Brie Larson’s Short Term 12 is more than just an unexpected delight, it has the potential to be the best independent film of 2013. It’s an outstanding little movie about the power of emotional processing, about dealing with psychological trauma, and about the ways in which we cope. It is dizzyingly sweet, immensely heart-achey and anchored by one of the most nuanced and beautifully subtle performances in a very long while. The only imperfect thing about Short Term 12, in fact, is its title.
The film comes from director Destin Cretton (I Am Not a Hipster), based on his own short film, and it centers around week long stretch at a foster care group home for troubled adolescents. Brie Larson plays Grace,a staff member at the facility. She’s also romantically involved with another of the caretakers, Mason (John Gallagher Jr.), and we discover early on that she’s pregnant. Her pregnancy in combination with a new intake, Jayden (Justified’s Kaitlyn Dever) — whose home life mirrors that of Grace’s childhood — opens up a series of psychic wounds that Grace had repressed for years, forcing her to contend with them while simultaneously navigating the troubles of the teenagers.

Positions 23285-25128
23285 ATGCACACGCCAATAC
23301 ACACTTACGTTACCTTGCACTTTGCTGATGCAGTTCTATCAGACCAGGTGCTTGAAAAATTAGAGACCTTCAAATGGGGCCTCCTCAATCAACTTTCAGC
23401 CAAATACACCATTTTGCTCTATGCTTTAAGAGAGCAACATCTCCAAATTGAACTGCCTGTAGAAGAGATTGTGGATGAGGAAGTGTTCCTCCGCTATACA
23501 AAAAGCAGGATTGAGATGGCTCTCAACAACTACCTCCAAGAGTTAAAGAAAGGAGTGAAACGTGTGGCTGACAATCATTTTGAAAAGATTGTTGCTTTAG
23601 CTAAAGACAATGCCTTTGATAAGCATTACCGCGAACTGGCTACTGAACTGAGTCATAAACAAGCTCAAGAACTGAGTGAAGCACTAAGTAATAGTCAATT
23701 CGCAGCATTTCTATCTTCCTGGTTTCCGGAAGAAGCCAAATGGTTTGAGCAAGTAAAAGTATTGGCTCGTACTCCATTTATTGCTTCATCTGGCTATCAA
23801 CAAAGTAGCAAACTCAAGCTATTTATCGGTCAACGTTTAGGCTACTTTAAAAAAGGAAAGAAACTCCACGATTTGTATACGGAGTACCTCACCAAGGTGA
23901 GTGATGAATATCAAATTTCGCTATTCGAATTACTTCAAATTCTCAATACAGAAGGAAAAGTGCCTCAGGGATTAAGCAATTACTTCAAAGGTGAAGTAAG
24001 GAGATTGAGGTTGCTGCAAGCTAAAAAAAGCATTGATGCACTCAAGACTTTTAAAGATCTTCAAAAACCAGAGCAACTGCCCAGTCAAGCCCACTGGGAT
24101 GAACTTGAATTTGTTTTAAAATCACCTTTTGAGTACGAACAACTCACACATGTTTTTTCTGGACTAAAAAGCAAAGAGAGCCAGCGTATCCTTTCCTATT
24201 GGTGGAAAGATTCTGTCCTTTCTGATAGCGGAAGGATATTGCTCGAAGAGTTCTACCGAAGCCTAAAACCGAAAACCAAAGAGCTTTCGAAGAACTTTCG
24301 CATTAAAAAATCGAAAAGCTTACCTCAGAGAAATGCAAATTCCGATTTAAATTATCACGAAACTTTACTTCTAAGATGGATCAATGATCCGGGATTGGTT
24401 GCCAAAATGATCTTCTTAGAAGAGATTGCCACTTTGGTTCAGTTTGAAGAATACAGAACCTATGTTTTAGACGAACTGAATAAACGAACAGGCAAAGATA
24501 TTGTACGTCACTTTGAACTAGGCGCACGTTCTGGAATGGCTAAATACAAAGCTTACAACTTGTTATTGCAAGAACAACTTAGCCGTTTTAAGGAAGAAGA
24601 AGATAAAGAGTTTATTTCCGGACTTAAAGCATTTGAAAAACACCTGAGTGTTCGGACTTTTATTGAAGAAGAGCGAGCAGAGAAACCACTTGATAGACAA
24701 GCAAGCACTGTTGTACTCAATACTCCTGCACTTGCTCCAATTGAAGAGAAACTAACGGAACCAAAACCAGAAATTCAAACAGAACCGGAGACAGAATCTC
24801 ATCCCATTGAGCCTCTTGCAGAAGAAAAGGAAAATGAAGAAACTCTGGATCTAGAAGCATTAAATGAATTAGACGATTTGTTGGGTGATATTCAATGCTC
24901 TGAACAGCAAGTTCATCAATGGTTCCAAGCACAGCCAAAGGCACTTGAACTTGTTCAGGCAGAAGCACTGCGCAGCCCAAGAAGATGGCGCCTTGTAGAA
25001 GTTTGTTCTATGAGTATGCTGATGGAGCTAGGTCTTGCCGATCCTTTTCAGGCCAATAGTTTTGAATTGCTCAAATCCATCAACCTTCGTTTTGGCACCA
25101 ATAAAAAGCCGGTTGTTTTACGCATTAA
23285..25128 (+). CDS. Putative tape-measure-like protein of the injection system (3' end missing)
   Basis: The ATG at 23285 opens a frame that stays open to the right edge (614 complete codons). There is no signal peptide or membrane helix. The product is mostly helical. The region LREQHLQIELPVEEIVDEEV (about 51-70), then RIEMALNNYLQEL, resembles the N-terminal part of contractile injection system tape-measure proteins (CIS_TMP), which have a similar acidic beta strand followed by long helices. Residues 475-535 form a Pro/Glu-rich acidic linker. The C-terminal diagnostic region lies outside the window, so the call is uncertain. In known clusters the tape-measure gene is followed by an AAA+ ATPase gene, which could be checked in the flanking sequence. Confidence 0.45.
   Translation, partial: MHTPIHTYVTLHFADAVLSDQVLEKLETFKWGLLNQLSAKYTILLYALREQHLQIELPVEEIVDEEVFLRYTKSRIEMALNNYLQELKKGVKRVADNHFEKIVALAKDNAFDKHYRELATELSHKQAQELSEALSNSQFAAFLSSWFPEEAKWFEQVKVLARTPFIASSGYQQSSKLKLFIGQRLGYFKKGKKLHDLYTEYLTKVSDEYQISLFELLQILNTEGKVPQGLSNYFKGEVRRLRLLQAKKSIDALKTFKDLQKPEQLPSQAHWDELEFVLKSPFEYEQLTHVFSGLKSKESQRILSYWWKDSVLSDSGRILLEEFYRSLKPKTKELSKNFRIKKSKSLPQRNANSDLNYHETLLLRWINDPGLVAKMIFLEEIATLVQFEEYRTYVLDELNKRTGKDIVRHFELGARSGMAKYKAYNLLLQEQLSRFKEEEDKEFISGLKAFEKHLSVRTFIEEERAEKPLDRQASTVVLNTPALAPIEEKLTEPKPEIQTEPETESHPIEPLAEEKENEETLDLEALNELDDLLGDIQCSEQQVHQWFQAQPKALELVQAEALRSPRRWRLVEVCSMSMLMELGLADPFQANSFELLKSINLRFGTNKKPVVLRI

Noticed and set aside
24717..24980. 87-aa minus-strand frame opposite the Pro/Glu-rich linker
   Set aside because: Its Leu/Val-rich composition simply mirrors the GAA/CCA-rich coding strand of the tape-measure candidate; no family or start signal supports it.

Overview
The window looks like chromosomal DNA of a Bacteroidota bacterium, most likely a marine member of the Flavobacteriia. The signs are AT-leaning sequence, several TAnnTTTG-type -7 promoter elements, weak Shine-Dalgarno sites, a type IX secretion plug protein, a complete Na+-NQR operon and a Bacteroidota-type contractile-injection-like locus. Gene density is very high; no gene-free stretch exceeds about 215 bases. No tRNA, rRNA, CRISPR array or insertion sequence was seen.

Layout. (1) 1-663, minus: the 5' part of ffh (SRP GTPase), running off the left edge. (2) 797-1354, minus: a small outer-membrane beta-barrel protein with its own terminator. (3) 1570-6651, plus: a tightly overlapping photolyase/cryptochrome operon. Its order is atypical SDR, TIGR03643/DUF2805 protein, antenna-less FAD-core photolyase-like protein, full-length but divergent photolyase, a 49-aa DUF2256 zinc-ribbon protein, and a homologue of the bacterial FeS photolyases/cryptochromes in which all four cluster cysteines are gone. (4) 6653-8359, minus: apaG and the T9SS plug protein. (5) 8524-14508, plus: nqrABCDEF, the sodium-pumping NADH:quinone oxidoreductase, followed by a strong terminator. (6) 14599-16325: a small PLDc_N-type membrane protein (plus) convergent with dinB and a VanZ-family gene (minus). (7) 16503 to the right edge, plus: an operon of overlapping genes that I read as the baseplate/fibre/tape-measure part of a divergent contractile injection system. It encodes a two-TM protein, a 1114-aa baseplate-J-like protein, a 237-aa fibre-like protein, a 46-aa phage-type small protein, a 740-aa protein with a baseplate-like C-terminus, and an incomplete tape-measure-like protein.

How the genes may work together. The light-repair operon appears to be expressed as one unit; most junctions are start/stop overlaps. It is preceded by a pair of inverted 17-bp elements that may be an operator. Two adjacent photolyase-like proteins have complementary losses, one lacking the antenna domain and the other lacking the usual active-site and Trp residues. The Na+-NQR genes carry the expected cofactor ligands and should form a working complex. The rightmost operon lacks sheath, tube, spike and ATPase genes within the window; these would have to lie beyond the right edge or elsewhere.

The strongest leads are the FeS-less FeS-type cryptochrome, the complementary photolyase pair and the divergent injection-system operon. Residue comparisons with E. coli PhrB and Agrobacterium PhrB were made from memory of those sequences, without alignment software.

In other words, Short Term 12 is about a damaged woman taking care of damaged children, and while it’s her own traumatic childhood experiences that make Grace such an amazingly empathetic staff member, the experiences of those in her care are also triggering for Grace. The emotional traumas of the adolescents bleed into her own, causing her otherwise perfect relationship with her boyfriend is to unravel under the weight of her own dysfunction.
It really is a beautifully wistful film, and Brie Larson — an already likable, well-thought of actress for roles in 21 Jump Street and “United States of Tara” — turns in a performance that will blow the mindhole of the indie world. She is quietly commanding and serene, a damaged angel trying to rescue her flock. Her performance may be the most revelatory of 2013.
Despite the subject material, however, Short Term 12 is not a maudlin film. It is peopled with determined and hopeful characters, and there’s not an ounce of self-pity coursing through the narrative. It’s my favorite kind of film: Good people who want to do good things, and nothing but kindness, humor, and warmth seep out of every frame.
(Short Term 12 screened at the SXSW Film festival, where it won the award for best narrative feature.)